Linked by Thom Holwerda on Thu 23rd Sep 2010 21:36 UTC, submitted by google_ninja
Internet & Networking Now this is a subject sure to cause some discussion among all of you. LifeHacker's Adam Pash is arguing that Chrome has overtaken Firefox as the browser of choice for what he calls 'power users'; polls among LifeHacker's readership indeed seem to confirm just that. He also gives a number of reasons as to why this is the case.
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RE[5]: I need NoScript
by google_ninja on Fri 24th Sep 2010 16:59 UTC in reply to "RE[4]: I need NoScript"
Member since:

not really, you are turning off any kind of interactivity. It may just be a subtle glow effect, or a fade in/out, or maybe you are just breaking menus. In any case, you are basically hobbling the intent behind the design and development of the site.

Again, it is completely arbitrary. I understand flashblock, cause plugins like flash is where almost all browser vulnerabilities come from. Yes, there have been exploits through javascripts, but also through jpegs/pngs/gifs, and styles. If you are going to turn one off and whitelist it back, you may as well go for all 3. That would be 3x as secure as just noscript, and instead of just going back in time by about 10 years (when javascript was barely used for anything), you will go back 30-35 years, which is essentially the lynx experience.

Of course, you could just uninstall flash/silverlight/java/etc, which will make a way bigger difference then blocking javascript. But it seems like "power users" who use noscript also tend to have every adobe plugin under the sun installed as well, no matter how bad, frequent, and widely publicized security issues with those plugins are.

but hey, as long as it makes you feel safer, its totally up to you. I just find it baffling.

Edited 2010-09-24 17:00 UTC

Reply Parent Score: 2

RE[6]: I need NoScript
by wirespot on Fri 24th Sep 2010 21:09 in reply to "RE[5]: I need NoScript"
wirespot Member since:

I just find it baffling.

That's probably because you are clueless.

You are mixing vulnerabilities up. Exploits that target rendering (images, CSS, HTML) and plugins, are used to get out of the browser space and provide remote access to your system. JavaScript vulnerabilities do not provide access to your system but instead to websites that you visit, under your credentials.

Both are equally serious, just the data being exposed is different.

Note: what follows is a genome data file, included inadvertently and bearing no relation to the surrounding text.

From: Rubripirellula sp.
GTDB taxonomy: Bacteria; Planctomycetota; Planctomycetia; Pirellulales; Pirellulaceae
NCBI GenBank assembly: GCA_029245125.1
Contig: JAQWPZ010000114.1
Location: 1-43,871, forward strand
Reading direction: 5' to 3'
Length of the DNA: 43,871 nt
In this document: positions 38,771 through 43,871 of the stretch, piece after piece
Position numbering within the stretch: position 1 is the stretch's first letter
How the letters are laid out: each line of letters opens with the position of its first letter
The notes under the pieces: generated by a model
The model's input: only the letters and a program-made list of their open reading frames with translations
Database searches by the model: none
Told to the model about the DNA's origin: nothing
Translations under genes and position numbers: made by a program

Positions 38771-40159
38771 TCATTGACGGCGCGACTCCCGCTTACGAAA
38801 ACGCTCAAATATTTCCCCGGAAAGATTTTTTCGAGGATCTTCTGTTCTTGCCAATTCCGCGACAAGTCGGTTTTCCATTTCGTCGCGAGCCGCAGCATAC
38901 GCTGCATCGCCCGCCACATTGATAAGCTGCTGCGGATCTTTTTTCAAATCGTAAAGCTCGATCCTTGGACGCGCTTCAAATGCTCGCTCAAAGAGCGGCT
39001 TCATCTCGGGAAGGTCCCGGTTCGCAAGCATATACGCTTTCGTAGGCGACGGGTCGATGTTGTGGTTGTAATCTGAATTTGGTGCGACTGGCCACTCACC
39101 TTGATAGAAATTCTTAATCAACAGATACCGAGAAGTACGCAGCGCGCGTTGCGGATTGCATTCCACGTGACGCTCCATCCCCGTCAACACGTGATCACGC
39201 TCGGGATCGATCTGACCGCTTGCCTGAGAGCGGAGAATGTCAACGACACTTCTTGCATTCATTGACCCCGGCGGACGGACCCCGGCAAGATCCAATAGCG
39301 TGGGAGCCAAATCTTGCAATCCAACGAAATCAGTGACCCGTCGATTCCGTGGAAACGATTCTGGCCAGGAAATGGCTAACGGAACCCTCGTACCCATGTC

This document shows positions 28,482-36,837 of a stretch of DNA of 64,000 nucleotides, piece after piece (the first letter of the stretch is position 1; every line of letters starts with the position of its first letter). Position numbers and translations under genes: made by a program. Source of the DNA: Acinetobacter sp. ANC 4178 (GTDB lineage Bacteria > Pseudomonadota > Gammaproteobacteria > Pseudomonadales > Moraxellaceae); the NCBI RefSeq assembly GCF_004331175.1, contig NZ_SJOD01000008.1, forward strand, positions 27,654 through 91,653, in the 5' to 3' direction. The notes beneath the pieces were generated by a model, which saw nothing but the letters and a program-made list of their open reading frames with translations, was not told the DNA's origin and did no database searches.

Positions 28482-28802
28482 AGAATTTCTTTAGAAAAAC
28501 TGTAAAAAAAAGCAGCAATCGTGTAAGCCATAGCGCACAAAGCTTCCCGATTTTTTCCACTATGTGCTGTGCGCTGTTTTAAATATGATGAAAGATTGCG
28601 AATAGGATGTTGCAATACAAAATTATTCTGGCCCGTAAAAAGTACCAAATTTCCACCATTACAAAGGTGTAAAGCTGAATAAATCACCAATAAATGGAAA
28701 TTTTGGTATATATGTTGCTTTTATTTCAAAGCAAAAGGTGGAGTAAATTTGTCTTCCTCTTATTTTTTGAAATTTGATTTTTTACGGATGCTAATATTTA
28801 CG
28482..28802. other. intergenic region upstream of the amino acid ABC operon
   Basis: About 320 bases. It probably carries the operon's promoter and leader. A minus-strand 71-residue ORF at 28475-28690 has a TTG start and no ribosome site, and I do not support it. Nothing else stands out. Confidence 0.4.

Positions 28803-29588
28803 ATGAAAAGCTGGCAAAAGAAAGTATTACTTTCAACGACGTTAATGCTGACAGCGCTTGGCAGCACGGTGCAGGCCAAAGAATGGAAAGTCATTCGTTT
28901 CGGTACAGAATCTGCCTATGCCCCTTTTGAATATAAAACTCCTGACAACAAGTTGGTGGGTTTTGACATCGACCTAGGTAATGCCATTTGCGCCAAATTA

Then there's also the concern with people who don't want to break in anywhere, they just want to spy on you. JavaScript can be used for that too. Remember the "everlasting cookie" article a few days ago? And here's another example:

NoScript and cookie whitelist extensions (CookieSafe or Cookie Monster) are extremely useful for protecting your privacy and preventing creative malicious uses of JavaScript. This is stuff that's actively exploited on a wide scale and works no matter what OS the browser runs on, unlike the other type of exploits.

I use such Firefox extensions (and builtin about:config settings) to create a super-hardened browser that I use exclusively when visiting my banking site, sensitive accounts or whenever I have to enter my credit card data. You cannot do that with Chrome (not to mention Google themselves spying on you with it).

Such privacy concerns strike you as paranoid? Suit yourself, it's your choice.

Edited 2010-09-24 21:27 UTC

Reply Parent Score: 3

RE[7]: I need NoScript
by google_ninja on Fri 24th Sep 2010 21:18 in reply to "RE[6]: I need NoScript"
google_ninja Member since:

you are talking about CSRF and XSS. Any site that gets you with XSS you are probably going to whitelist anyways (like google or facebook), and if you are blocking authentication cookies already, CSRF completely goes away.

As for tracking cookies, unless you release your ip every time you visit a site, who cares if they cookie you? It is not like cookies magically break privacy, all that data is available server side. The only difference is they are able to tell that you are the same person if your ip changes, that is it.

You are right that javascript is a part of CSRF and XSS attacks, but not checking "keep me signed in" on sites you actually care about completely eliminates CSRF, and like I said before, if it is a good site to do an XSS attack on, it is probably a site you have whitelisted anyways.

Extensions like what you are talking about basically play on the fears of people who know just enough to realize the implecations, but not enough to fully understand the concerns.

Reply Parent Score: 2